Rohan de Saram

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Rohan de Saram (born 9 March 1939) is a British-born Sri Lankan cellist. Until his thirties he made his name as a classical artist, but has since become renowned for his involvement in and advocacy of contemporary music. He travels widely and is much in demand for workshops and summer schools in addition to sustaining a schedule of adventurously programmed concerts.[1]

Biography[edit]

Rohan de Saram was born to Ceylonese parents in Sheffield, Yorkshire, England.[2] At age eleven he studied with Gaspar Cassadó in Siena and Florence. In 1955 at the age of 16 he was the first winner of the Guilhermina Suggia Award, enabling him to study in the UK with Sir John Barbirolli and in Puerto Rico with Pablo Casals. Casals said of him "There are few of his generation that have such gifts". In the following year he won a Harriet Cohen International Music Award.

At the invitation of Dimitri Mitropoulos, who described him in 1957 as "a rare genius...a born musician... an amazing...cellist", Rohan was invited to give his Carnegie Hall debut in 1960 with the New York Philharmonic, playing Khachaturian's Cello Concerto under the baton of Stanisław Skrowaczewski. Gregor Piatigorsky presented him with a special bow. He has lived in London since 1972, first and foremost as a performer, although he has also taught at Trinity College of Music, London. From 1979 to 2005 de Saram was a member of the Arditti Quartet but now works with other artists to pursue his own artistic vision. He has also toured and recorded with Markus Stockhausen's "Possible Worlds" group. He worked personally with Zoltán Kodály, Francis Poulenc, Sir William Walton and Dmitri Shostakovich. He has performed with the major orchestras of Europe, USA, Canada, Australia and the former Soviet Union with conductors such as Barbirolli, Sir Adrian Boult, Zubin Mehta, Seiji Ozawa and William Steinberg.

In ensemble or as a soloist, he has premiered works by Luciano Berio, Bose, Benjamin Britten, Sylvano Bussotti, John Cage, Sir Peter Maxwell Davies, Philip Glass, Sofia Gubaidulina, Paul Hindemith, Mauricio Kagel, György Ligeti (Racine 19), Conlon Nancarrow, Henri Pousseur, Wolfgang Rihm, Jeremy Dale Roberts (Deathwatch Cello Concerto, written for de Saram), Alfred Schnittke, Iannis Xenakis (Kottos [3]) and Toshio Hosokawa (the concerto Chant for cello and orchestra). Berio was so impressed by his performance of Il Ritorno degli Snovidenia that he wrote Sequenza XIV (2002) specially for de Saram, incorporating drumming on the body of the cello drawn from de Saram's skills with the Kandyan drum. The work was given its world and numerous national premieres by de Saram who then also made the premiere recording.[4] He plays the standard classical cello works,[5] including the great concerti, sonata cycles and Bach's six Solo Cello Suites.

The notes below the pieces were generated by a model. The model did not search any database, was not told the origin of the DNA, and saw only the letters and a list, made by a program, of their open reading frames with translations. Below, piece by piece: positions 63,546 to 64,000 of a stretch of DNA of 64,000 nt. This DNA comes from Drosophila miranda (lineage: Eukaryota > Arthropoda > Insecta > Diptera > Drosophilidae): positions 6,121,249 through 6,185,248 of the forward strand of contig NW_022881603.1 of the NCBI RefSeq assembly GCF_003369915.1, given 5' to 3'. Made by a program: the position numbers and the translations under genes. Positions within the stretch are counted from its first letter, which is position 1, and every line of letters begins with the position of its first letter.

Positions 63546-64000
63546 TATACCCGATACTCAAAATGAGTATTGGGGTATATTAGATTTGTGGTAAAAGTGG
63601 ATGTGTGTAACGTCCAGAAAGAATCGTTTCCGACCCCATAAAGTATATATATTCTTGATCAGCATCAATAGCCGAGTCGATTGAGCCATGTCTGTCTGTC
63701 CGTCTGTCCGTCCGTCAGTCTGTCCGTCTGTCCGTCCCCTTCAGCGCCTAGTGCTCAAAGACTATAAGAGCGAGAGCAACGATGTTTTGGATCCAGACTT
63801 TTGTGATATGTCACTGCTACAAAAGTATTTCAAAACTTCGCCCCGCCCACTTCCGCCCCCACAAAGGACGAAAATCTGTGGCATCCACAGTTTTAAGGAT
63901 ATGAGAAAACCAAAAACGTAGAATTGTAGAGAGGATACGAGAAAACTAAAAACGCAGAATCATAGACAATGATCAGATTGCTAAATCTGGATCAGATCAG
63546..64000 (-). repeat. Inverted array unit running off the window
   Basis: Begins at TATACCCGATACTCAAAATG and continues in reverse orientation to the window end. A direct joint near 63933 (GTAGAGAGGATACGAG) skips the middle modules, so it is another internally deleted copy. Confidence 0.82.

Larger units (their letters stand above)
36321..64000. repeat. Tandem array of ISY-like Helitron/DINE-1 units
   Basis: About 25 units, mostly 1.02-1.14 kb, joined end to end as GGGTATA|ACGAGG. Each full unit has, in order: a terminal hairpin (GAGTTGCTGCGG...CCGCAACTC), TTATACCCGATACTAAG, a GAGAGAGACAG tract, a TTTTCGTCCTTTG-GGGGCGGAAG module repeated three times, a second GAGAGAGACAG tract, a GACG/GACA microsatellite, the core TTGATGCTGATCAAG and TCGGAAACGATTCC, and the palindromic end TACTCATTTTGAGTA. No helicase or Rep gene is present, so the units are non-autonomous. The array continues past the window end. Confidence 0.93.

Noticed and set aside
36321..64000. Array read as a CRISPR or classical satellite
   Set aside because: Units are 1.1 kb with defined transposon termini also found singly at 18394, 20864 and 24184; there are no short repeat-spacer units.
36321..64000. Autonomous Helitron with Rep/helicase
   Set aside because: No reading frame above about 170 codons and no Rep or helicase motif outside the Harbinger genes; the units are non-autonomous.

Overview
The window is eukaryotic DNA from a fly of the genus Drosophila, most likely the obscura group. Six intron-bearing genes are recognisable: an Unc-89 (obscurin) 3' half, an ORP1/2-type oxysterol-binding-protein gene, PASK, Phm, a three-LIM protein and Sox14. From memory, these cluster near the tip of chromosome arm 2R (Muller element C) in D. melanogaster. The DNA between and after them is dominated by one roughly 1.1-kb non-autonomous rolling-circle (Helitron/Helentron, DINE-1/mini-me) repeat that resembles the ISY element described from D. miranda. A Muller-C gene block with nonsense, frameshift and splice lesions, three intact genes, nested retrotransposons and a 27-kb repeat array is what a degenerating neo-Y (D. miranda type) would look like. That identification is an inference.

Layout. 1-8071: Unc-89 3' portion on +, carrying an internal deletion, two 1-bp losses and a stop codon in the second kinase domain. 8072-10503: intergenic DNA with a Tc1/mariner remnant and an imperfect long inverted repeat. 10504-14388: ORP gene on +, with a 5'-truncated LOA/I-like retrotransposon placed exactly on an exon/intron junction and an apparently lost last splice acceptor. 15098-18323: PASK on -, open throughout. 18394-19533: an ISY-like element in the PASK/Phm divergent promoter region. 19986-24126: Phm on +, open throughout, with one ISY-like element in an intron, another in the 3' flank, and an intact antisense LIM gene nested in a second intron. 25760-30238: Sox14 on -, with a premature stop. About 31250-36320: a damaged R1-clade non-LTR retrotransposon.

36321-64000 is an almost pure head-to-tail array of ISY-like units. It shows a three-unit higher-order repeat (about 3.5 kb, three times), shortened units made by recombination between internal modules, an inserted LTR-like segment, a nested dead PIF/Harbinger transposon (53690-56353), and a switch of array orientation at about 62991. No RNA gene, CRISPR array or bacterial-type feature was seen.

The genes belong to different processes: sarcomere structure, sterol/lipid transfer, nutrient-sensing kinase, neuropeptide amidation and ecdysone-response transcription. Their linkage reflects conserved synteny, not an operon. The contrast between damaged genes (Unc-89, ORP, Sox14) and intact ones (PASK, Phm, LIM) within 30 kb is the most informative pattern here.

He founded the De Saram Clarinet Trio, and a duo with his brother Druvi de Saram. He is one of relatively few new music interpreters to have explored the world of improvisation.

He has made numerous recordings,both with the Arditti Quartet and as soloist, including Vivaldi's Sonatas, Edmund Rubbra's Soliloquy for cello and orchestra, Britten's Cello Suites No 1-3, John Mayer's Ragamalas and Prabhanda, Xenakis' Kottos and Elliott Carter's Figment I and II, and works by Bernd Alois Zimmermann, Peter Ruzicka, Gelhaar, Pröve and Steinke. 2011 releases[6] include Harmonic Labyrinth[7] with Preethi de Silva, and the first of two volumes of de Saram in Concert featuring magnificent Wigmore Hall performances of the Kodaly Sonata for Solo Cello (his score carries Kodaly's hand-written praise for his performance before the composer in May 1960), together with the Rachmaninoff Cello Sonata, in which he is accompanied by his brother Druvi.[8][9]

Personal Life[edit]

He is married to Rosemary de Saram. They have a daughter, Sophia (Oberon Symphony Orchestra) and a son, Suren (of Bombay Bicycle Club)

Honours[edit]

In December 2004 Rohan de Saram was awarded an honorary Doctorate of Letters (D.Litt.) from the University of Peradeniya, Sri Lanka. In December 2005 he received the Deshamanya, a national honour of Sri Lanka, given by the President of Sri Lanka.

References[edit]

External links[edit]